As a title, The Significant Seven may conjure up a raft of possibilities. Of westerns and cowboys, of Enid Blyton books or who knows what else.
But it’s actually how the World Health Organization has just described the gravest public health threats climate change poses to this country.
As listed by the WHO they are;
- An increase in heat-related illness and death – suggesting that the 2003 heatwave which caused 2,000 excess deaths in England Wales, will be a ‘normal heatwave' by 2040
- More flood-related illness and displacement – as well as injury and infection, the effect of flooding on mental health will be considerable.
- An increase in food, water and vector-borne disease – higher temperatures will mean more drought, more flooding and changes in patterns of disease with an increase in tropical diseases.
- Increased levels of air pollution – prevalence of ozone, fine particles (PM10 and PM2.5) and even extended pollen seasons, all of which could increase levels of respiratory and cardiovascular disease.
- Skin cancer and sunburn – malignant melanoma has increased by 78% among men and 48% among women from 2003 to 2012. It is now the fifth most common cancer in England and is expected to continue rising as people spend more time outdoors due to warmer weather.
- Pressure on healthcare providers to keep services running in extreme weather – flooding, storms and wildfires are all set to become more common under future climate forecasts and they will all impact critical infrastructure (e.g. water supply, electricity, hospital services).
- An increase in health inequalities – increased fuel and food prices and a reduction in access to heating, cooling, insurance and green spaces will all impact those who may already be disadvantaged.
All of the issues are detailed in the Climate and Health Country Profiles which set out what the issues are and what progress each nation profiled has made in tackling the range of issues that they face.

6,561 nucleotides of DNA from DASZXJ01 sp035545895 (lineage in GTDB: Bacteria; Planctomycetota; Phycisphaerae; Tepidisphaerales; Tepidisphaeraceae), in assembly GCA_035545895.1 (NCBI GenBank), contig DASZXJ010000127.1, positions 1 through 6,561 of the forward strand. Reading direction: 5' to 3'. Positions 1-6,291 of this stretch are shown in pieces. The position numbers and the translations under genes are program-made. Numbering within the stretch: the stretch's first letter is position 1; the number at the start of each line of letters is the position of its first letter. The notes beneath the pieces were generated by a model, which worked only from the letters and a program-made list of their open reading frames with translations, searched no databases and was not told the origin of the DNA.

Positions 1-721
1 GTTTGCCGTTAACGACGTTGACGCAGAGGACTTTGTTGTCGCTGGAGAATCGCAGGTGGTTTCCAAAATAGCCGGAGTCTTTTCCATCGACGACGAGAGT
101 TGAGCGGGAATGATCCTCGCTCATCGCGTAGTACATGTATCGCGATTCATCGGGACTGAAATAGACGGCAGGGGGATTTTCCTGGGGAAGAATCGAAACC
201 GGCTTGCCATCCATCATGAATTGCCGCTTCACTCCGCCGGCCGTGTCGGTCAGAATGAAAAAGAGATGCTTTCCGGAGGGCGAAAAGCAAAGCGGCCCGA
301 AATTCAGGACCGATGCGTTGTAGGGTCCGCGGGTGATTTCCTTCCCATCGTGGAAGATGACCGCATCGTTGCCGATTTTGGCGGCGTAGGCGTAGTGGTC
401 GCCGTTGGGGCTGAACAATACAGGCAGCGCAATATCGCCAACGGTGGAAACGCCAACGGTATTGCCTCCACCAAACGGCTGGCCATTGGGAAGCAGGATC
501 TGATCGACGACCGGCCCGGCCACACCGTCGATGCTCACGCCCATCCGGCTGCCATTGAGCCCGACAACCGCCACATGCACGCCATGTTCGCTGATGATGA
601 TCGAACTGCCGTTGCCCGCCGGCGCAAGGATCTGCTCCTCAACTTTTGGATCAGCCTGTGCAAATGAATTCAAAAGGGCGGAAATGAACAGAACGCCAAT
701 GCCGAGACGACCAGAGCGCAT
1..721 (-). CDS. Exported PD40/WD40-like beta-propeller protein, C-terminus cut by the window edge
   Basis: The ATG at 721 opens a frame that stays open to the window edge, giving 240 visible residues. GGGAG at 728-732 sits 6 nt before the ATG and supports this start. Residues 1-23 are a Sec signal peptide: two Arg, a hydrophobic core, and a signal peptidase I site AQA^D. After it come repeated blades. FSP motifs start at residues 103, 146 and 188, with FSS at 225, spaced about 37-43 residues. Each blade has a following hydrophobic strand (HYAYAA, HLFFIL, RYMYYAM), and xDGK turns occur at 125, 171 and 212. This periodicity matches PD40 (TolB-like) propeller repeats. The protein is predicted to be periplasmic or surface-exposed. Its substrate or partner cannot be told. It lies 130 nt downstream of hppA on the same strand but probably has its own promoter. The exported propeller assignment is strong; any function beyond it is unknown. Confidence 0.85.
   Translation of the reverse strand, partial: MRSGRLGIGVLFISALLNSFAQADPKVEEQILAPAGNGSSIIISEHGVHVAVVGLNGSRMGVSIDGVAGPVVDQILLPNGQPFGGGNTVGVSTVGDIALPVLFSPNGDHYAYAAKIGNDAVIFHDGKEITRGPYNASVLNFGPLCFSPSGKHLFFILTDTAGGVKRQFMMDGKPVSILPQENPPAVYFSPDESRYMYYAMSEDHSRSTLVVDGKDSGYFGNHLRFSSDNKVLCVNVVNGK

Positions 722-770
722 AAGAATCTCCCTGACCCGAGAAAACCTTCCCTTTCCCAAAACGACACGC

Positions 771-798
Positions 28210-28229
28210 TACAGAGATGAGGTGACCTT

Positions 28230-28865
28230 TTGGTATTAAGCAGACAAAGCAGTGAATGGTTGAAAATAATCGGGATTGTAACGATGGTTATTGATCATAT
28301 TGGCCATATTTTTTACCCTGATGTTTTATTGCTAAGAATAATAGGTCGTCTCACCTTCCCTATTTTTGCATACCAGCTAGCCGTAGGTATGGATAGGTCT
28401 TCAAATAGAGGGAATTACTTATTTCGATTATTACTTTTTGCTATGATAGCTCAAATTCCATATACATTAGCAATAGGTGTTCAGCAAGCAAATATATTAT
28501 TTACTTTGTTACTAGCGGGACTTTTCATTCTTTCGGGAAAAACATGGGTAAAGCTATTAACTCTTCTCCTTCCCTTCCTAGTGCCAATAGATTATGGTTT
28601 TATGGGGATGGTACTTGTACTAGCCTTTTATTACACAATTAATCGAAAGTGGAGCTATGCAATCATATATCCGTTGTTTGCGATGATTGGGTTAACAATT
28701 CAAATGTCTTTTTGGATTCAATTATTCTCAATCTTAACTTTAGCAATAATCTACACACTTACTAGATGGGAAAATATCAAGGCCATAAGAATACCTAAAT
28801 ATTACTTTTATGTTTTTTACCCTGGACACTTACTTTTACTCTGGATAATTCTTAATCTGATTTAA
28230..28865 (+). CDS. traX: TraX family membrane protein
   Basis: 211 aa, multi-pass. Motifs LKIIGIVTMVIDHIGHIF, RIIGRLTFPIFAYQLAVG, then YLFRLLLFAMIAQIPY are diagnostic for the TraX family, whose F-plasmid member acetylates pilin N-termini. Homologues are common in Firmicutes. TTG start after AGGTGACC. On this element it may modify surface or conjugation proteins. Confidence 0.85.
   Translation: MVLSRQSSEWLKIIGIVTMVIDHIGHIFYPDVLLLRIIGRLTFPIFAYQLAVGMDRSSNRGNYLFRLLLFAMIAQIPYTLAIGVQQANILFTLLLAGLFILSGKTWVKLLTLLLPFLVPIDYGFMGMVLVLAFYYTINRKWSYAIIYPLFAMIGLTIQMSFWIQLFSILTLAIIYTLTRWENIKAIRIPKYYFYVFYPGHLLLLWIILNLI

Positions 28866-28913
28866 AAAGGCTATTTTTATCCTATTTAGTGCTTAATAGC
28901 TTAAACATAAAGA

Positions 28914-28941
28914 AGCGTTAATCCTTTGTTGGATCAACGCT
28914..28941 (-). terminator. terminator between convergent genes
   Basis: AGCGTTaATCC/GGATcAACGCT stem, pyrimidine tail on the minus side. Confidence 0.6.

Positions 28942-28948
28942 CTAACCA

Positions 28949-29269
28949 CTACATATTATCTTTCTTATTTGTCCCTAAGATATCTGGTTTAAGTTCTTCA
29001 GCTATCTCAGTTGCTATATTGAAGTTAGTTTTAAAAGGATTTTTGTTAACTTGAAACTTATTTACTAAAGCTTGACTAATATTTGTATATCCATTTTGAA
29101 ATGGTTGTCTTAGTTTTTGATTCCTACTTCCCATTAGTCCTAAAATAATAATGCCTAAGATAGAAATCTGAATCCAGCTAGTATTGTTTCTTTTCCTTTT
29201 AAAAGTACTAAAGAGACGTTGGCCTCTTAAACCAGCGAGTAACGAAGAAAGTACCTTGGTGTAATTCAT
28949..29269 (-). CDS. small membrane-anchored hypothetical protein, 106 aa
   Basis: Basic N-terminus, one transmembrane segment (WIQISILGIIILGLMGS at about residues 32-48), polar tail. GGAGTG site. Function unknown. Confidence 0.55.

Of course none of these topics are particularly new to us here at Public Health England. Our 2012 assessment of the Health Effects of Climate Change laid out a very similar list of threats and ever since we have focussed our attention, in both research and supporting relevant policy development, to ensure that the UK is as ready as it can be for the ill-effects climate change will bring.
Pleasingly the report also details the many things that the UK has done on this front.
That ranges all the way from the development of tools and strategies to monitor the health sector’s carbon footprint through to support for the Climate Change Risk Assessment and research on climate change and the mental health effects of flooding. It even acknowledges the contribution this blog is making in driving public health professionals’ awareness of the issues around climate change.
But it also reminds us that we in public health have vital roles to play in helping to shape policies, at local, national and international level, to mitigate the effects of climate change.
As the report highlights there are many policy areas in which our influence can be felt, be it improvements to energy efficiencies in housing, changing diets so they are more ‘climate friendly’ and changing the ways we look at, and use, various forms of transport, including boosting rates of walking and cycling. If we’re clever about this we will not only tackle some of the drivers of climate change, such as emissions of greenhouse gases, but also improve public health while doing it.
And if we manage it then I suspect our next WHO climate health card will look even better.
Image: Matthew Roth